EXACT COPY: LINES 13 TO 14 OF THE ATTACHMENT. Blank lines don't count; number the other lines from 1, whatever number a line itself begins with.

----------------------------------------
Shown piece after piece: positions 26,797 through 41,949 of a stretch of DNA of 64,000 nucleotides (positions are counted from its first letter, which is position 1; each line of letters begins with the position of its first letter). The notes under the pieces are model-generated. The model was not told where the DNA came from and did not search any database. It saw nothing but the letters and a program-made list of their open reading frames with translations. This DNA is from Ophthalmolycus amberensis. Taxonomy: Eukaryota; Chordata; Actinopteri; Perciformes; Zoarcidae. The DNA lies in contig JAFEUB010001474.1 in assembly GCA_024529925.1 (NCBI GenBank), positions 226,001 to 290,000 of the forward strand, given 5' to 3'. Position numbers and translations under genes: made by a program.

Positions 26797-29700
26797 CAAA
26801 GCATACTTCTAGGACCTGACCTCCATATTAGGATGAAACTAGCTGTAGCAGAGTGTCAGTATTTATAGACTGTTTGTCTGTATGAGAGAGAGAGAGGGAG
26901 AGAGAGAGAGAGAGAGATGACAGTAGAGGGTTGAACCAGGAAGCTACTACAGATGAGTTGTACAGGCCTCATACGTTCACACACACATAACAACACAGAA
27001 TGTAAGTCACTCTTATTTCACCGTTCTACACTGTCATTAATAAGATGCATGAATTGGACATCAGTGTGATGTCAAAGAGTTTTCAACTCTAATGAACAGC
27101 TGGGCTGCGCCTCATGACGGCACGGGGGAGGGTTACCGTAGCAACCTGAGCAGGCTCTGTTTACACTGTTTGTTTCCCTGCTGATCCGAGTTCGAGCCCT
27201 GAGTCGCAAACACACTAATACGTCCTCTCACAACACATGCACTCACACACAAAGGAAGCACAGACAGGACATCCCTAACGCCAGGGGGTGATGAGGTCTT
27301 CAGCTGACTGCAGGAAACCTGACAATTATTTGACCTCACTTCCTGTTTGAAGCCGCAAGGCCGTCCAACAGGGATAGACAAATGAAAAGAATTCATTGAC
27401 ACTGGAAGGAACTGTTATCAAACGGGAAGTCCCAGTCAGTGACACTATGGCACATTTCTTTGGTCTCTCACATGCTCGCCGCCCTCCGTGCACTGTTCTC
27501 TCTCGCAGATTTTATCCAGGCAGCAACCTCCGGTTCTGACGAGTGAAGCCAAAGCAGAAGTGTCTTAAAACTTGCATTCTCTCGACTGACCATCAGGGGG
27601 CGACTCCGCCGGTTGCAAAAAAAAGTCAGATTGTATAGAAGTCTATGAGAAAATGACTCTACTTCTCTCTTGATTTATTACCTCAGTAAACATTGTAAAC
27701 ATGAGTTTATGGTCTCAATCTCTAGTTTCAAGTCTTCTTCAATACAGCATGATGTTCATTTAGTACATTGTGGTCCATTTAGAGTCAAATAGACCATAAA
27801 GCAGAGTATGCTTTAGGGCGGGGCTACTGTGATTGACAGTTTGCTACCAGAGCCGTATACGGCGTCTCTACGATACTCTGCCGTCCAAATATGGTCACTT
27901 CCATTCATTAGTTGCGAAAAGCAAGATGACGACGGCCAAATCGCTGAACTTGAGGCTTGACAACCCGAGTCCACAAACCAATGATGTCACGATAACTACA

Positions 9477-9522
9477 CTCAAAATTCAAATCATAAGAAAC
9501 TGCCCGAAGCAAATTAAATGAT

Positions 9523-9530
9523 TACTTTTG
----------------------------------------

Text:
27701 ATGAGTTTATGGTCTCAATCTCTAGTTTCAAGTCTTCTTCAATACAGCATGATGTTCATTTAGTACATTGTGGTCCATTTAGAGTCAAATAGACCATAAA
27801 GCAGAGTATGCTTTAGGGCGGGGCTACTGTGATTGACAGTTTGCTACCAGAGCCGTATACGGCGTCTCTACGATACTCTGCCGTCCAAATATGGTCACTT